Wednesday, 20 November 2019

Pot Melt Contamination

Pot melting occurs at temperatures above that for which kiln washes are designed. This means the kiln wash most often sticks to the back of the melt.

If you put only fiber paper – Thinfire, Papyros, or standard 1mm or 2mm fibre paper – at the bottom, the dripping glass will tear and move it about.  It also tends to incorporate fibers from the refractory papers into the melt.  It is best to avoid fibre papers of any kind on the base.  Using fibre paper around the edges of dams, if you use them, is better than simple kiln washing of the dams.

From wikihow


If you have a sandblaster, it is easy to take the kiln wash off leaving a matt surface. You can live with this for many purposes, but if you want a more polished surface you can take the melt up to fire polishing temperature to shine up the surface. You will need to flip this over and fire again, if the original top surface is what you want to present.  Or if you like the new shiny surface, use it as is.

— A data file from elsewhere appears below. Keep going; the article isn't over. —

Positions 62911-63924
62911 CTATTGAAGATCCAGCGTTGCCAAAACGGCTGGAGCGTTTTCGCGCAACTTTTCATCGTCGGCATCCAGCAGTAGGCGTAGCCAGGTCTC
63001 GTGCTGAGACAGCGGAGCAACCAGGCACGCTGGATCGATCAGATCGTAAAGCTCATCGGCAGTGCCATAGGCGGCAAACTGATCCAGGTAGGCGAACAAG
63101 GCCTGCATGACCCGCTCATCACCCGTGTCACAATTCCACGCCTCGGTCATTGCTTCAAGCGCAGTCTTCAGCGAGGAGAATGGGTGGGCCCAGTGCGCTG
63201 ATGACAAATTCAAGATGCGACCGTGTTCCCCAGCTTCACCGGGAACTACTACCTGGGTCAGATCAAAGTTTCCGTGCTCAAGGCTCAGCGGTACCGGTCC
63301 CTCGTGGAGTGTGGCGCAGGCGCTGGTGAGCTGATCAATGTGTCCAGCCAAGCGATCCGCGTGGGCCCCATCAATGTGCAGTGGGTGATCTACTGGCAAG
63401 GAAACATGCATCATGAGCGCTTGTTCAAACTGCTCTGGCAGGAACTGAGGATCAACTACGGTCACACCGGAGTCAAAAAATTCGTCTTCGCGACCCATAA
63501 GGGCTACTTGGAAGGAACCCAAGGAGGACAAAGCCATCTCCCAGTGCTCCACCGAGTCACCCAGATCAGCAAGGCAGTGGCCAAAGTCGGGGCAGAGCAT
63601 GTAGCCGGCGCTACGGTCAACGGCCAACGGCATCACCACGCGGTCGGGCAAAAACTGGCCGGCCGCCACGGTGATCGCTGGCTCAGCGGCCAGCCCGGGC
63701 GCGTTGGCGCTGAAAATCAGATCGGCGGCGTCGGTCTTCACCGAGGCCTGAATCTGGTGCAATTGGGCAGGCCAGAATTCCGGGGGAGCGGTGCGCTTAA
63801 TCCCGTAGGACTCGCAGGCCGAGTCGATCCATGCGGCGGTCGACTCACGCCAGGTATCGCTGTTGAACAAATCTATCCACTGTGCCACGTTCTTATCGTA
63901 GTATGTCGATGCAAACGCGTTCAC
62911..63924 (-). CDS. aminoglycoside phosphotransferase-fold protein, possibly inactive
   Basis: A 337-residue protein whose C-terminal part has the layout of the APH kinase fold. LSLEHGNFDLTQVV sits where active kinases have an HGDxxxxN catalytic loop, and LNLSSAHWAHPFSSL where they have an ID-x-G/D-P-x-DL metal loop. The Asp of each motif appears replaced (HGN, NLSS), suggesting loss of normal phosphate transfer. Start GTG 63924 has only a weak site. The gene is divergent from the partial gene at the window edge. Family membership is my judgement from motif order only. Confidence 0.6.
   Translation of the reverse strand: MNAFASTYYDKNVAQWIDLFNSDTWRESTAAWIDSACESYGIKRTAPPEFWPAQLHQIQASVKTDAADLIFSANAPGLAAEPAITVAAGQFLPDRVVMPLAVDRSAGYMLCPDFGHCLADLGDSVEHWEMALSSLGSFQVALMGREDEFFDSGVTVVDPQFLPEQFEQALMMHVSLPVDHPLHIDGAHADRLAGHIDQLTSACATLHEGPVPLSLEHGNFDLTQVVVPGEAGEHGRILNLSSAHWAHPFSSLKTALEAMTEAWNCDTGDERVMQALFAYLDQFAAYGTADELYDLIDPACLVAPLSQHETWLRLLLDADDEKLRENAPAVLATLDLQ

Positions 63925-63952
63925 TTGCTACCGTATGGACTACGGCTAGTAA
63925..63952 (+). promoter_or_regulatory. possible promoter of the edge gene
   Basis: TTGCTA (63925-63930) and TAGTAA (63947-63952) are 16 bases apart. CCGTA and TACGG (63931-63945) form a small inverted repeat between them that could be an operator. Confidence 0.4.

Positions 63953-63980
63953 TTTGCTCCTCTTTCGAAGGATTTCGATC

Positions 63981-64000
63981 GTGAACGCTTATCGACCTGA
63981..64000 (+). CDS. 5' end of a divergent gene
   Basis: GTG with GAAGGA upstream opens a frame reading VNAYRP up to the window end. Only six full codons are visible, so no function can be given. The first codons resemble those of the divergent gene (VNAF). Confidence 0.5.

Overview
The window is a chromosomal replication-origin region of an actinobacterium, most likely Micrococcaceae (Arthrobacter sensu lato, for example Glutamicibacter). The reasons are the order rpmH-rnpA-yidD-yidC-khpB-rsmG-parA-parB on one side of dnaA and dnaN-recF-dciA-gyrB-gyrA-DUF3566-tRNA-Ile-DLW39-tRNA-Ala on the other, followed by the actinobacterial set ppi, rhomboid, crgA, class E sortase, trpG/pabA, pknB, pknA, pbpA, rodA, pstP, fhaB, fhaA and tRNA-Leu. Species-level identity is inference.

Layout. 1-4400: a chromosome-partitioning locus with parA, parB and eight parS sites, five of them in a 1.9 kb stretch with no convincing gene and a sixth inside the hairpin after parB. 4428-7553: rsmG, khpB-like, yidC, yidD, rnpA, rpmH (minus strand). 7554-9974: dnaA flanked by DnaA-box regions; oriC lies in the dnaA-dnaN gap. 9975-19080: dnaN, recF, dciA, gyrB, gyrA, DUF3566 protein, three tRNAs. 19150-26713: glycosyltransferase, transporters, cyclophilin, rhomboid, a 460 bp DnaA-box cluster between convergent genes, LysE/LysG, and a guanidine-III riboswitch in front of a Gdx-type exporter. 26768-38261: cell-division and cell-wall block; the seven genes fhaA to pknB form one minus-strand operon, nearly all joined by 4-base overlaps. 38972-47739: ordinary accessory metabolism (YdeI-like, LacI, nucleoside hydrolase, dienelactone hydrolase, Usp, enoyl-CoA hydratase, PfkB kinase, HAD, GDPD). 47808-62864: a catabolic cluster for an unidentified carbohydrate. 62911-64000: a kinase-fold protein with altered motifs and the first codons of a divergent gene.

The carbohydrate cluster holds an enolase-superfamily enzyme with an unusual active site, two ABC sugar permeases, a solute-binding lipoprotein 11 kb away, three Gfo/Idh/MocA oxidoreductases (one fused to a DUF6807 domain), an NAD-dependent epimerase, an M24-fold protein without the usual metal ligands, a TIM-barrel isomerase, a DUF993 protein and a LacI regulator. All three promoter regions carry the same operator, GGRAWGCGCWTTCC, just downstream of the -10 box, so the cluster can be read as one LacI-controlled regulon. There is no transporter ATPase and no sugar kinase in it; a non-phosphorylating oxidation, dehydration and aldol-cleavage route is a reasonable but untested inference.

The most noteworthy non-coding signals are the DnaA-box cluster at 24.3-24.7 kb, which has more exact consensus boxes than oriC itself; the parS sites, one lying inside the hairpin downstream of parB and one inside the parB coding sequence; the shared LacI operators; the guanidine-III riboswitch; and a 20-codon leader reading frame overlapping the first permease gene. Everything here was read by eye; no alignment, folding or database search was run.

If you are going to cut the pot melt up for other uses, there is no need to fire polish as the surface does not matter, only the cleanliness, and removal of contaminants.



There is another thing you can do to avoid kiln wash contamination.


The best solution appears to be to put a disk or rectangle of glass on top of fibre paper. It can be clear or any colour you wish, but needs to fill the area enclosed by the dams. This seems to keep the fiber paper from tearing and being incorporated into the glass, even though the base will have the fibre paper marks.


It also works very well when you are confining the melt to get a thicker disk. Make sure you have kiln washed the sides of the container or dam very well, in addition to 3mm fibre paper arranged so that it is 3mm narrower than the expected final thickness, or any excess glass may stick to the dams. The means of arranging the fibre paper around the dams is given here. You may need to grind the marks off the edge of the disk, but this is much easier than grinding it off the bottom.

No comments:

Post a comment